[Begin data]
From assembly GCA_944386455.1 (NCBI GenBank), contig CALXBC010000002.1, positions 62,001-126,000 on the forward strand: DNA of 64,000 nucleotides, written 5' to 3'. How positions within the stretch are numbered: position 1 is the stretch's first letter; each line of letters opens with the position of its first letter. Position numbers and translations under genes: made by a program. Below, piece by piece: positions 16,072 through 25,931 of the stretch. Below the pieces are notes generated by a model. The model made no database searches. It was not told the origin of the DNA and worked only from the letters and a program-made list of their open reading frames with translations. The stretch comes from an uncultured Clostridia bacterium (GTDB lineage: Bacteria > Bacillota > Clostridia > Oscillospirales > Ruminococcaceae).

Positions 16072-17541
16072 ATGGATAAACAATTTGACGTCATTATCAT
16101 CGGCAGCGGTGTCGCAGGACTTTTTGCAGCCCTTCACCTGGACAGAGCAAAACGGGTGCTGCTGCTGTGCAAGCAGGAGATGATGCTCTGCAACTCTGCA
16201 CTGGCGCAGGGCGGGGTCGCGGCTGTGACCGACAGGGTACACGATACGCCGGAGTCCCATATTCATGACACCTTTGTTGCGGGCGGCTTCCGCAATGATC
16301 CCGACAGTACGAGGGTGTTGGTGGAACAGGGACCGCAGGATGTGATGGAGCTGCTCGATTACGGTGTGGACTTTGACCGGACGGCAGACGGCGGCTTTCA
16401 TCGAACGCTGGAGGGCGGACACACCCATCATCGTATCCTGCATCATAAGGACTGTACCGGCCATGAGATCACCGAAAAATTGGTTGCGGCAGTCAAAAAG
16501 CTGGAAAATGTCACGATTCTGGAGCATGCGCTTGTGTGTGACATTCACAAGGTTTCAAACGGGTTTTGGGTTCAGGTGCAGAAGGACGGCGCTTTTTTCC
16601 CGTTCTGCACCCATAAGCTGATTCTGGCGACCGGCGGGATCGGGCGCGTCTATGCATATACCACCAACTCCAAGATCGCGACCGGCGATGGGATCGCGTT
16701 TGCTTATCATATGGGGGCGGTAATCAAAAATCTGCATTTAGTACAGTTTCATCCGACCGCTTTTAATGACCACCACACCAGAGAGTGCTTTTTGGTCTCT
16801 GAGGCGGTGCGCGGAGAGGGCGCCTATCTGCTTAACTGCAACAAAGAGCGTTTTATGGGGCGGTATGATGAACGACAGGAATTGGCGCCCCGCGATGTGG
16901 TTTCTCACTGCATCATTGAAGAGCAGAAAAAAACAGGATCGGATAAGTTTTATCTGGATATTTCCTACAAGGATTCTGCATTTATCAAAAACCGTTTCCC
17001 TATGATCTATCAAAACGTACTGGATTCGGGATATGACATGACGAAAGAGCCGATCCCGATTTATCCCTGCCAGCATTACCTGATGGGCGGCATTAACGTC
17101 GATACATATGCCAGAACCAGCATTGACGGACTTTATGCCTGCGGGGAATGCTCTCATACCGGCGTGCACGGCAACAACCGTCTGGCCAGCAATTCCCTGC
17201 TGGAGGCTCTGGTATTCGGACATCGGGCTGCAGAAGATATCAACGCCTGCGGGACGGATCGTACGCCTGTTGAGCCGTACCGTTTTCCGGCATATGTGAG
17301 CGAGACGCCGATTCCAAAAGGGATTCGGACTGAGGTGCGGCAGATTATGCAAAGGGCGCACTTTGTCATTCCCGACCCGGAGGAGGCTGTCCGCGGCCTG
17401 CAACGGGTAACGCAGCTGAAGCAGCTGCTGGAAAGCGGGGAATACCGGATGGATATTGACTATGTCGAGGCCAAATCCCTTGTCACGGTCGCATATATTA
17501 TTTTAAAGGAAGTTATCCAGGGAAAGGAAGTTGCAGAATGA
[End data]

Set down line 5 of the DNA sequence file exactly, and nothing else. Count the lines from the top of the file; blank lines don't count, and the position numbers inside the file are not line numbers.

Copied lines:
16201 CTGGCGCAGGGCGGGGTCGCGGCTGTGACCGACAGGGTACACGATACGCCGGAGTCCCATATTCATGACACCTTTGTTGCGGGCGGCTTCCGCAATGATC